TABLE 6.Composition of Rabbit Diets containing Banana/Plantain leaves
Feed ingredients Form of leaf
Dry Fresh Fresh & Dry Banana/Plantain leaves
Dry banana/plantain leaves 30.0 = 15  
Fresh banana/plantain leaves = 30.0 15.0  
Rice bran 4.0 4.0 4.0  
Brewers dried grains 9.0 9.0 9.0  
Corn 33.7 33.7 33.7  
Palm oil 2.0 2.0 2.0  
Blood meal 3.0 3.0 3.0  
Palm kernel cake 3.0 3.0 3.0  
Cotton seed cake 13.0 13.0 13.0  
Vitamin/mineral premix 0.3 0.3 0.3  
Bone meal 1.5 1.5 1.5  
Salt 0.5 0.5 0.5  
  100.0 100.0 100.0  
Calculated analysis:        
Energy (Kcal/kg) 2570 2570 2570 338.4
Dry matter (%) 98.0 04.9 95.3 20.0
Crude protein (%) 15.7 15.7 15.7 3.6
Crude fibre 8.2 8.2 8.2 12.0
Cost/kg feed (FCFA) 88.0 88.0 88.0 20.0

TABLE 7. Performance and Economic data for rabbits fed diets containing banana/plantain leaf
Characteristics Form of leaf  
Dry Dry & Fresh Fresh SEM
Total feed cost (FCFA) 25,968 38,350 31,261  
Cost/kg weight gain (FCFA) 1,971x 3,012y 2,470z 0.08**
Total number of live rabbits 15 14 15 0.01
Final live weight of rabbits 2.01 2.13 2.00 0.03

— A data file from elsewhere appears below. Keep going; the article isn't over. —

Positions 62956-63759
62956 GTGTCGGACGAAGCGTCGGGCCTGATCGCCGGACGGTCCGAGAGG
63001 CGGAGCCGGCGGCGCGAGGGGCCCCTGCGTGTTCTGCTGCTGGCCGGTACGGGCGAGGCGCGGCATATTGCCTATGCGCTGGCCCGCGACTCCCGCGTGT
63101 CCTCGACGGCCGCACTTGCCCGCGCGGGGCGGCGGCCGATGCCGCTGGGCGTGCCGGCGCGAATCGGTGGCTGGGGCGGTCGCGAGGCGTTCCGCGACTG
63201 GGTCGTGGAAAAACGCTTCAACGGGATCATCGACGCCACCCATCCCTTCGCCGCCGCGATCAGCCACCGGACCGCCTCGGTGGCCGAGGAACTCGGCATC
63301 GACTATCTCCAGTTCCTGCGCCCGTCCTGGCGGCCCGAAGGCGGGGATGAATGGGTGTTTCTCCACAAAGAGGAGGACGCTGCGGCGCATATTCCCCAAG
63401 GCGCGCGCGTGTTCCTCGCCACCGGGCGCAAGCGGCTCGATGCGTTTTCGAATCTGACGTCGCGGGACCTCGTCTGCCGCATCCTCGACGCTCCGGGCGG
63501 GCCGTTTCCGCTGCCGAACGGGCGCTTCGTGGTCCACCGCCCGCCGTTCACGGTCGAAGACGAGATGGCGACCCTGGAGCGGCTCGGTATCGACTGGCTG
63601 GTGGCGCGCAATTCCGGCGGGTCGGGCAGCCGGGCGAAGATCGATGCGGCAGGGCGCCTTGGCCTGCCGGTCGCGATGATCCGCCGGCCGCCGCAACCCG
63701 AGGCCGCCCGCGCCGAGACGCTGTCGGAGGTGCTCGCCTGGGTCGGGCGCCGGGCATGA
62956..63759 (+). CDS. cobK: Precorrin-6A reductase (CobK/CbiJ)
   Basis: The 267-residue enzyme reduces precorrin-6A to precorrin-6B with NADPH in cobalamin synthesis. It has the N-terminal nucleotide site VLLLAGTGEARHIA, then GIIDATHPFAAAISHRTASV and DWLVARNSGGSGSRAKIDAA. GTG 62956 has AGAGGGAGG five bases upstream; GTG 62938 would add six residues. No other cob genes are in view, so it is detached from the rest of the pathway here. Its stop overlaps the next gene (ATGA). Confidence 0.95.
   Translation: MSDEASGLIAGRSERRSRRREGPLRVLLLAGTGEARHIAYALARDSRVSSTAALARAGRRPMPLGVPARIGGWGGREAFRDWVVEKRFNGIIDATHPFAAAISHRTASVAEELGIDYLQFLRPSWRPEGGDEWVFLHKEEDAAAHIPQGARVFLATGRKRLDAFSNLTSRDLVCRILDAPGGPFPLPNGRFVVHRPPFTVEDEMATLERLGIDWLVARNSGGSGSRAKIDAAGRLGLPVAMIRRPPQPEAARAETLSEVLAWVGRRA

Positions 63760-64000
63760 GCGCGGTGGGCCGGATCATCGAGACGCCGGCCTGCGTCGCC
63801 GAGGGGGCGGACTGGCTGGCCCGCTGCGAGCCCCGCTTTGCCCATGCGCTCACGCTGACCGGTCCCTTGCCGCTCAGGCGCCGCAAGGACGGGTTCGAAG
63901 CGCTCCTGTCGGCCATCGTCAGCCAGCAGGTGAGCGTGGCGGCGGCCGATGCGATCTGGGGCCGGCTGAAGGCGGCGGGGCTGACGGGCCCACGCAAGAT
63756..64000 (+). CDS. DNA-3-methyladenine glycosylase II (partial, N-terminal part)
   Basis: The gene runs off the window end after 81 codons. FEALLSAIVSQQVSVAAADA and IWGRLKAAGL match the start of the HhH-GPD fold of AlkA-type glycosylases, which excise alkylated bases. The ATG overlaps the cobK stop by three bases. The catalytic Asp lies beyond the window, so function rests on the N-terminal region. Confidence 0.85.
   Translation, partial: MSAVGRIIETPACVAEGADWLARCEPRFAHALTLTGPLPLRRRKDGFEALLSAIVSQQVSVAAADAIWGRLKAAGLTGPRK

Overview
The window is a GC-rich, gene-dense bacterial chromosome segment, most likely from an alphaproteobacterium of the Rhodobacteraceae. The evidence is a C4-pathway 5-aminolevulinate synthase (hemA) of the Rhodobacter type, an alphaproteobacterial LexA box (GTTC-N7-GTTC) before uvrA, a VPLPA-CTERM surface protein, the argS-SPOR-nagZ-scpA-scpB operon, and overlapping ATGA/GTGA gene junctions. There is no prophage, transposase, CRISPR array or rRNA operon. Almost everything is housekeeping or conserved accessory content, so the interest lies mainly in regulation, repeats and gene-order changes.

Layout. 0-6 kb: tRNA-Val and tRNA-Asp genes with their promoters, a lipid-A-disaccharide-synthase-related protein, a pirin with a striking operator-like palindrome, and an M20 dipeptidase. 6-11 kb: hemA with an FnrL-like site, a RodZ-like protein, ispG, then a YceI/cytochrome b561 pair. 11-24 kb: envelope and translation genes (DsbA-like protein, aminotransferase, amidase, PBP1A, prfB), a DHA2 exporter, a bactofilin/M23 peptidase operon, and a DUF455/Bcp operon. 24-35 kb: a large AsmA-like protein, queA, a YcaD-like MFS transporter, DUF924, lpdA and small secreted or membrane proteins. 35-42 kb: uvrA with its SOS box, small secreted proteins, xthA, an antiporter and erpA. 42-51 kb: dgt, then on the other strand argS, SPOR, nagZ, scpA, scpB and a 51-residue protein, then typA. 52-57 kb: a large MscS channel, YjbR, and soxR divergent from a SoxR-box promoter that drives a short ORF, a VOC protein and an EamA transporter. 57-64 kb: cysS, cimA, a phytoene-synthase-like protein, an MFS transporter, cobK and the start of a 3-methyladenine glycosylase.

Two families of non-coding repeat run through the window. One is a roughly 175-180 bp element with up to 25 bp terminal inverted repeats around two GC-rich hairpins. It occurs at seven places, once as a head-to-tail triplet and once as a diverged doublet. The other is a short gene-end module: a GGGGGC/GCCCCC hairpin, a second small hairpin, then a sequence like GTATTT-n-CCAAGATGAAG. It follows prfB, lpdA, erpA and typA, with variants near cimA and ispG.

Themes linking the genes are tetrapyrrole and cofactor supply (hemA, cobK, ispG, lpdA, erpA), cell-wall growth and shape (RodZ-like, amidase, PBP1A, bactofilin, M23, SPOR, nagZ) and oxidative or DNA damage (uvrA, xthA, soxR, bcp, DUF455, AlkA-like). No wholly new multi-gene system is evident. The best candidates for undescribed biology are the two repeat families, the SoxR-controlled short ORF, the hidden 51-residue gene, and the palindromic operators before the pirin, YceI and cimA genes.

Total revenue (FCFA) 61,040 59,080 60,140 0.02
Net returns over feed 35,072z 20,730x 28,879y 0,01**

+ 1 Kg of rabbit live weight sells for 2,00 FCFA within rows

xyz means bearing the same superscript are not significant at P<0.001

** Significant at P<0.01


Ademosun, A.A. 1976. Livestock Production in Nigeria: Our Commission and Omission. University of Ife Press. Ile-Ife Nigeria.

Beramgoto, T. 1989. The feeding value of some agro-industrial by-products for beef cattle at Bambui Centre. In Overcoming constraints to the efficient utilization of agricultural by-products as animal feed. Proceedings of fourth workshop of the African Research Network for Agricultural by-products (ARNAB). Said and Dxowela, ed. ILCA, Addis Ababa Ethiopia.

FAO-PFLRP. 1990. Local market prices of the North West Province. Bamenda, Cameroon.

Fombad, R.B. 1984. Annual Report of Institute of Animal Research. Mankon, Cameroon.

Fomunyam, R.T. 1985. Cabbage and banana/plantain leaf in rabbit diets. Science and Technology Review 1 (2): 13–19.

MIDENO. 1984. North-West Development Authority Report. Ministry of Agriculture, Bamenda, Cameroon.

Ministry of Agriculture. 1982–83. Annuaire des statistiques des organismes des production agricoles. Ministry of Agriculture, Yaounde, Cameroon.

Ministry of Agriculture. 1984. Cameroon Agricultural Census. Ministry of Agriculture Yaounde, Cameroon.

World Bank. 1984. World Develop ment Report. Oxford University Press, London.